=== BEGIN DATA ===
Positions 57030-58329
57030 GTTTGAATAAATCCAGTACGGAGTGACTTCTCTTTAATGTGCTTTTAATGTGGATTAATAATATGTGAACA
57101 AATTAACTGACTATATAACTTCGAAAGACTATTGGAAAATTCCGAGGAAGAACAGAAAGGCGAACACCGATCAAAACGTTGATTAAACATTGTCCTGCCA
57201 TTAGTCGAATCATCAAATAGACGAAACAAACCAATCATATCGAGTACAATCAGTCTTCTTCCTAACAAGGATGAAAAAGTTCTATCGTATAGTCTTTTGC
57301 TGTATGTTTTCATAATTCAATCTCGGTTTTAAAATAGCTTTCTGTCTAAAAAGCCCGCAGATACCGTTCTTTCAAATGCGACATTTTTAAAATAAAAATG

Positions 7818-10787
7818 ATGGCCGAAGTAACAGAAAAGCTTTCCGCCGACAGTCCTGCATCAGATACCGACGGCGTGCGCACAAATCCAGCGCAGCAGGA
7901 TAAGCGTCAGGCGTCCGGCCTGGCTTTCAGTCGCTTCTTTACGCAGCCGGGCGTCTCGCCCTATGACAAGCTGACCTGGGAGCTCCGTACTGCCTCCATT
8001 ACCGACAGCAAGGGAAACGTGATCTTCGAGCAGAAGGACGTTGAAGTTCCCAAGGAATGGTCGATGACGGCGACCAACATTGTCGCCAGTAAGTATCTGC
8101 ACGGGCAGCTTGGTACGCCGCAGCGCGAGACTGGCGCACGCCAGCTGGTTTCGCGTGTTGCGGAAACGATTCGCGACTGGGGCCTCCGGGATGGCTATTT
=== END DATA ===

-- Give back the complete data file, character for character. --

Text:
Positions 57030-58329
57030 GTTTGAATAAATCCAGTACGGAGTGACTTCTCTTTAATGTGCTTTTAATGTGGATTAATAATATGTGAACA
57101 AATTAACTGACTATATAACTTCGAAAGACTATTGGAAAATTCCGAGGAAGAACAGAAAGGCGAACACCGATCAAAACGTTGATTAAACATTGTCCTGCCA
57201 TTAGTCGAATCATCAAATAGACGAAACAAACCAATCATATCGAGTACAATCAGTCTTCTTCCTAACAAGGATGAAAAAGTTCTATCGTATAGTCTTTTGC
57301 TGTATGTTTTCATAATTCAATCTCGGTTTTAAAATAGCTTTCTGTCTAAAAAGCCCGCAGATACCGTTCTTTCAAATGCGACATTTTTAAAATAAAAATG

Positions 7818-10787
7818 ATGGCCGAAGTAACAGAAAAGCTTTCCGCCGACAGTCCTGCATCAGATACCGACGGCGTGCGCACAAATCCAGCGCAGCAGGA
7901 TAAGCGTCAGGCGTCCGGCCTGGCTTTCAGTCGCTTCTTTACGCAGCCGGGCGTCTCGCCCTATGACAAGCTGACCTGGGAGCTCCGTACTGCCTCCATT
8001 ACCGACAGCAAGGGAAACGTGATCTTCGAGCAGAAGGACGTTGAAGTTCCCAAGGAATGGTCGATGACGGCGACCAACATTGTCGCCAGTAAGTATCTGC
8101 ACGGGCAGCTTGGTACGCCGCAGCGCGAGACTGGCGCACGCCAGCTGGTTTCGCGTGTTGCGGAAACGATTCGCGACTGGGGCCTCCGGGATGGCTATTT